Why does the following proof of the Nested Interval Property require the Axiom of Completeness?

The proof in my text is as such:

Let $a_1,a_2,a_3,\ldots$ and $b_1, b_2, b_3,\ldots$ be the labels of the left- and right- hand endpoints respectively.

Consider the set A of the left-hand endpoints of the intervals, and let x = sup A. Since x is an upper bound for A, we have $a_n \leq x$. Since each $b_n$ is an upper bound for A, we have $x\leq b_n$. Then since $a_n\leq x \leq b_n$, we can conclude that $x\in I_n$ for every choice of $n\in \mathbb{N}$. Hence x is in the infinite intersection of nested intervals.

My question is.. could the proof work with $x = a_n$ instead? It seems that all the key properties would still hold — $a_n \leq a_n \leq b_n$ for all n. This does not seem to require the AoC to be true.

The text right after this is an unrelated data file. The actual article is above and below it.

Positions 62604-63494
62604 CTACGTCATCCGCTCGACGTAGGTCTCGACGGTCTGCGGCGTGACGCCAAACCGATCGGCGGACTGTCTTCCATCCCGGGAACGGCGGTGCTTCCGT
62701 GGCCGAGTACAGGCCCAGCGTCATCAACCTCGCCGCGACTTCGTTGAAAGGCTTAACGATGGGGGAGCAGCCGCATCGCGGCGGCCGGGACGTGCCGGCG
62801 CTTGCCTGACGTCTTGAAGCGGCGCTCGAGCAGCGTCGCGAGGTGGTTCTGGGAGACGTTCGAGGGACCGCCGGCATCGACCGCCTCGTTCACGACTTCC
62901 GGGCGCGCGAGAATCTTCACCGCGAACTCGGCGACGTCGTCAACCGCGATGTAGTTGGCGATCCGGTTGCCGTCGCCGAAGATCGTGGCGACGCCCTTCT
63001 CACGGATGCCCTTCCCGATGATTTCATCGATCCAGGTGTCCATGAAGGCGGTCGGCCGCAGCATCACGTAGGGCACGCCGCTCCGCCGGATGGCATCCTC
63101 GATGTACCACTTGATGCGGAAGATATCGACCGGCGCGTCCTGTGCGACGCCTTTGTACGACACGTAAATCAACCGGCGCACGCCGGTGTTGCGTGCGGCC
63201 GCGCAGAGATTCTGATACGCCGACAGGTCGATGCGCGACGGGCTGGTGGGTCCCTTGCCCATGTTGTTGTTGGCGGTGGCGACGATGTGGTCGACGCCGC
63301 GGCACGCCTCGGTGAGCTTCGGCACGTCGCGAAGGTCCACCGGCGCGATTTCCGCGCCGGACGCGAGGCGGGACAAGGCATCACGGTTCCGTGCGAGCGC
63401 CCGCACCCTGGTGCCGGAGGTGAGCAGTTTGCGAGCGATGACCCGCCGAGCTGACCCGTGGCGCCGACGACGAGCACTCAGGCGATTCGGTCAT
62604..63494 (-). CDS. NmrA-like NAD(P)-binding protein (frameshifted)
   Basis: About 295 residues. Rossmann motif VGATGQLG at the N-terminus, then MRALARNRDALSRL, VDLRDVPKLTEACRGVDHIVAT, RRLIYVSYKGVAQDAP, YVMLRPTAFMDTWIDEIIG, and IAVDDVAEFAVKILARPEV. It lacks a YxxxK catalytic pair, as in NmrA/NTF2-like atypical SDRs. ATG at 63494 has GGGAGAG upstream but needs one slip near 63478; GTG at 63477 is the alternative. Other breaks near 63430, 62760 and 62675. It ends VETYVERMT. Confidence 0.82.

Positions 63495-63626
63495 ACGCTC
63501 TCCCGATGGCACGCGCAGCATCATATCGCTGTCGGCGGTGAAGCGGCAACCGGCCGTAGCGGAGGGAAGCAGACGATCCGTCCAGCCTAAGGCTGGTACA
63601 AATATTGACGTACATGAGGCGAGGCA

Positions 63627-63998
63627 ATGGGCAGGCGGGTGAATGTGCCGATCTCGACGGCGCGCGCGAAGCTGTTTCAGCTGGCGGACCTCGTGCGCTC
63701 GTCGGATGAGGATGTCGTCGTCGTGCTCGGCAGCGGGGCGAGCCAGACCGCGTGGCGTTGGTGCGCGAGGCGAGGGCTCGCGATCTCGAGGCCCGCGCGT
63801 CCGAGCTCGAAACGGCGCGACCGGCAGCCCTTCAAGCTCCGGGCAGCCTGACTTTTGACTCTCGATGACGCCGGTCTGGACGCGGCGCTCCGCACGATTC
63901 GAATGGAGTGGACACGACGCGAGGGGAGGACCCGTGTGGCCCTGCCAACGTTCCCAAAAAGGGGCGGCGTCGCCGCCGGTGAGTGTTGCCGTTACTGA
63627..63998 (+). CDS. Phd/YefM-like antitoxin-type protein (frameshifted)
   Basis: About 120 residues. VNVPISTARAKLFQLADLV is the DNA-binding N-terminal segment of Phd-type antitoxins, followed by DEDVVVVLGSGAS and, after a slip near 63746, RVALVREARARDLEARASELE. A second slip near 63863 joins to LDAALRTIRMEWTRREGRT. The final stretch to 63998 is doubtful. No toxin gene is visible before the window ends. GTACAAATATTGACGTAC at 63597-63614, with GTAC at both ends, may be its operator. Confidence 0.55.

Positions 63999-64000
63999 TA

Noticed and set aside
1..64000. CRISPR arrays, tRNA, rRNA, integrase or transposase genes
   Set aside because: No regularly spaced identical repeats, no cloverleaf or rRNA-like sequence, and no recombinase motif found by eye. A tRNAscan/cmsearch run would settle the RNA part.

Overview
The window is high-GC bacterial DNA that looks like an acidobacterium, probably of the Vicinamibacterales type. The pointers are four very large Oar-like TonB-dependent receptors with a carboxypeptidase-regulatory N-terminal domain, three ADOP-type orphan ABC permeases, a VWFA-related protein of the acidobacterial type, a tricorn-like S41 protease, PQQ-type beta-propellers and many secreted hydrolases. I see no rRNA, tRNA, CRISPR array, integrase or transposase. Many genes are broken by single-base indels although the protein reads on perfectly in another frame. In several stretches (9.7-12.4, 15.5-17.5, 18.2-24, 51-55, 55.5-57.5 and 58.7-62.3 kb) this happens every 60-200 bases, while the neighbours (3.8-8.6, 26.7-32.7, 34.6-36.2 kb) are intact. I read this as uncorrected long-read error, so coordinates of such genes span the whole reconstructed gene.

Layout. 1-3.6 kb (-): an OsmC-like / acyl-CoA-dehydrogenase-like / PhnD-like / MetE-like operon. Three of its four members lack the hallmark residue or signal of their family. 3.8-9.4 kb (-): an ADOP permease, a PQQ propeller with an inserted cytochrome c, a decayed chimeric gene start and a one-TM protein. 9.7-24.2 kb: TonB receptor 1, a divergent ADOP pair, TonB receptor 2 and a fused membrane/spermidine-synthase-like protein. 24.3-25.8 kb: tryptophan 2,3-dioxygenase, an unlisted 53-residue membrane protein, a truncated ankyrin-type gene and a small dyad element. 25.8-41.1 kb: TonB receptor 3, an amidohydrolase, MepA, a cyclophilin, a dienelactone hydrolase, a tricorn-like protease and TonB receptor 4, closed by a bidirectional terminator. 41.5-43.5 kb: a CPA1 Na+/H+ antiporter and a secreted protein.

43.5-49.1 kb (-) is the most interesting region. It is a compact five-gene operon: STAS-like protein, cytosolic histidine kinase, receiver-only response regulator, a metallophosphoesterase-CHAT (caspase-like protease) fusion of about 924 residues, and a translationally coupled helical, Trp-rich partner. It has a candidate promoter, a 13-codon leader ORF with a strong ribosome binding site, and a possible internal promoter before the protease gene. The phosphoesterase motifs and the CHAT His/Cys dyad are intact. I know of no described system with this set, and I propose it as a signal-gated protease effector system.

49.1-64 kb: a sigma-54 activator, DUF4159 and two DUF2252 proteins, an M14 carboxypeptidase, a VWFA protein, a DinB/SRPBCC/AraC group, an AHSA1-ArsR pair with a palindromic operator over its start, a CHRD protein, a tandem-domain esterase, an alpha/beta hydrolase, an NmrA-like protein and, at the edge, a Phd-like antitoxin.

Solutions Collecting From Web of "Why does the following proof of the Nested Interval Property require the Axiom of Completeness?"

Take some irrational number, e.g. $\sqrt{2}$. Consider its decimal expansion
$$1.4142\ldots$$
Now construct a sequence of nested intervals:
$$[1,2] \supset [1.4,1.5] \supset [1.41,1.42] \supset [1.414,1.415] \supset [1.4142,1.4143] \supset \cdots$$
These are nested intervals with rational endpoints, but their intersection contains no rational number. So without completeness the Nested Interval Property is false.